Watch Sarah Silverman Be Soothed By Josh Charles In New Movie 'I Smile Back' — EXCLUSIVE CLIP
The comedians who break ground and elevate the art form are the ones who can put pain through a filter that suddenly makes the worst parts of life universal and funny. So though the industry likes to act surprised when a comic actor like Sarah Silverman stuns in a dramatic part like the lead role in the addiction drama I Smile Back , she's following in a tradition that includes Steve Carell in Foxcatcher, Jim Carrey in Eternal Sunshine Of The Spotless Mind, the legendary Robin Williams in Good Will Hunting, and so many others. The actress, who until now has been best known for delivering jokes about her sex life with a grin and showing Guiliana Rancic her vape pen on national TV, is generating critical buzz for her work in the new movie as Laney Brooks, a young wife and mother whose mental illness manifests in behaviors that threaten her domestic happiness.
Bustle spoke to Silverman at the film's Sundance Film Festival premiere, and she commended the film for allowing a female character to be challenging and complicated. "I don't think strong women all need to be heroes," Silverman said. "It just means strong characters that aren't the girlfriend going, 'Get a life and get your act together!'" The number of lead roles for women in movies in general is still unacceptably low; the Center for the Study of Women in Television and Film at San Diego State University released a report in February stating that female protagonists were only featured in 29% of the top box office draws of 2014. Of those meaty roles that do exist, there's pressure for those characters to check the "L" word box for their roles to be palatable to a wide audience. That word is "likable," and it kills stories and neuters characters.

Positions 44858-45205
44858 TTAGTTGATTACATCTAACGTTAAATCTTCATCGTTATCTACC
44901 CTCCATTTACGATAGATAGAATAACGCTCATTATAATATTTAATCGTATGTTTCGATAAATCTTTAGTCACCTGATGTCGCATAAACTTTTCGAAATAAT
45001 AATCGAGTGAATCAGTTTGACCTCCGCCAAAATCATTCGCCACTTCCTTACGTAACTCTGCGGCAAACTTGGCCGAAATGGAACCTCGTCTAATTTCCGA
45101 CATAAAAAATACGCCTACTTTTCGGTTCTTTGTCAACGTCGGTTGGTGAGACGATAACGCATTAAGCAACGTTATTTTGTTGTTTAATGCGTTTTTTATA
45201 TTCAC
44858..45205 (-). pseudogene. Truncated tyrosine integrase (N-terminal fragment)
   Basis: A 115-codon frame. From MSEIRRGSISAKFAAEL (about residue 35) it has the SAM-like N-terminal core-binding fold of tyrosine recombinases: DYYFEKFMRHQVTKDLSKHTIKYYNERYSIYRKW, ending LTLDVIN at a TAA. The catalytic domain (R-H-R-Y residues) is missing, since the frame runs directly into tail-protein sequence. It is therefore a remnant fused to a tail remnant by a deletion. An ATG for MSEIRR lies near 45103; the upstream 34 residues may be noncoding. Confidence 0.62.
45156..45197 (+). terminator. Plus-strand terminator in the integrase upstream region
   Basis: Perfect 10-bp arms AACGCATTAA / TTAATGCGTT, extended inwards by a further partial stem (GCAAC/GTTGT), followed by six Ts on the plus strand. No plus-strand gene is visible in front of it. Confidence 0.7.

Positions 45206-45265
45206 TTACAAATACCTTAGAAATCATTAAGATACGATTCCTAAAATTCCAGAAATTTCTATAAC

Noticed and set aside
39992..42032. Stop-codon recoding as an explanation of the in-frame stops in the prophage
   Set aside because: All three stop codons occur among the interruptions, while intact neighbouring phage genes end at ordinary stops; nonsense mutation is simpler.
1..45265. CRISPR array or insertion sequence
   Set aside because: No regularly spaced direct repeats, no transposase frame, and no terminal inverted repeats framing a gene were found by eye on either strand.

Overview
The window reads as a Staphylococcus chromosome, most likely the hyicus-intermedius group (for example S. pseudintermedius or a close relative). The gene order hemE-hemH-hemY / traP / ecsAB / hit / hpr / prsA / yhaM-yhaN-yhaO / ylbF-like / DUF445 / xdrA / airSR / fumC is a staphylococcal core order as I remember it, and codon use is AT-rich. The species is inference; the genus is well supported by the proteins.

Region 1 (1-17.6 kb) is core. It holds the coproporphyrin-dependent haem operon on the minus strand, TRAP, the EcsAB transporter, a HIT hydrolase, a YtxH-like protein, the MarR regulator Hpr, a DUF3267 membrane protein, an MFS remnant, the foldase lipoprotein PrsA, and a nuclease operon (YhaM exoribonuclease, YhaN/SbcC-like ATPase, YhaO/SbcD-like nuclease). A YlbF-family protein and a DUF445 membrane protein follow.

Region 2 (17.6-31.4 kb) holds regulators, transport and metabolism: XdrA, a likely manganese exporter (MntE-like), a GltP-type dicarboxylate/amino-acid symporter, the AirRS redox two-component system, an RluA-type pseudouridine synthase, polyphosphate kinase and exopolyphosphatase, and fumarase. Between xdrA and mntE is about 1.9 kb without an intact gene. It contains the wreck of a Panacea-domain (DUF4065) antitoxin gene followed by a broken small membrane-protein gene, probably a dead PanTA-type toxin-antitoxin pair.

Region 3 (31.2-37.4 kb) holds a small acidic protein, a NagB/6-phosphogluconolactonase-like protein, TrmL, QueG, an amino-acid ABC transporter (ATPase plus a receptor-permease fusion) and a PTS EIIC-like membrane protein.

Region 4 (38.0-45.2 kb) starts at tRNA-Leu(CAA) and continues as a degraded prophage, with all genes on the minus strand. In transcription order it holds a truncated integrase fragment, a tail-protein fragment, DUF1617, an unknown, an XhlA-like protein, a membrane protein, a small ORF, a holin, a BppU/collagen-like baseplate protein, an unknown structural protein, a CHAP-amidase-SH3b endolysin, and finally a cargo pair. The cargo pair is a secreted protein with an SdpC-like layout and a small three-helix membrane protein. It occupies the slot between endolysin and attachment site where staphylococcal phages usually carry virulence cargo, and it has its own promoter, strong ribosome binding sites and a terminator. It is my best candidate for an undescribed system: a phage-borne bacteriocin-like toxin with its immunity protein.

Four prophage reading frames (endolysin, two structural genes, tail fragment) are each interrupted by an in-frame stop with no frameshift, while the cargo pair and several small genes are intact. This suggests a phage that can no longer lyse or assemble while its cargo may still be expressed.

Yet Oct. 23's I Smile Back, written by Paige Dylan and Amy Koppelman, resists the urge to soften Laney for the audience's benefit. It may be difficult for viewers to shore up any empathy for a woman whose inability to end her relationship with casual sex and substance abuse negatively affects her adoring husband (Josh Charles) and two beautiful children, but it's Silverman's vanity-free portrayal of Laney's mental illness that combats the assumption that women should always be happy with what the outside world perceives that they have. It was Sarah Silverman's frank discussion of her own struggle with depression on The Howard Stern Show that stoked the filmmakers interest in her taking on the role.
In this exclusive clip from I Smile Back, Bruce (Charles) is seen telling Laney a sweet story of the time he first saw her, attempting to relax her and make her smile. Evidently, it works; she looks smitten with her husband, smiling as he describes just how deeply he loves her. It's a heartbreaking scene, showing how much Bruce cares for Laney and how strong their marriage, despite Laney's depression, truly is.
Will Sarah Silverman's powerful performance as Laney win the actress awards attention? Perhaps, but those accolades would be a secondary prize to the satisfaction of bringing a rare, balanced, and real depiction of love, marriage, and mental illness to the screen.
Image: Broad Green Pictures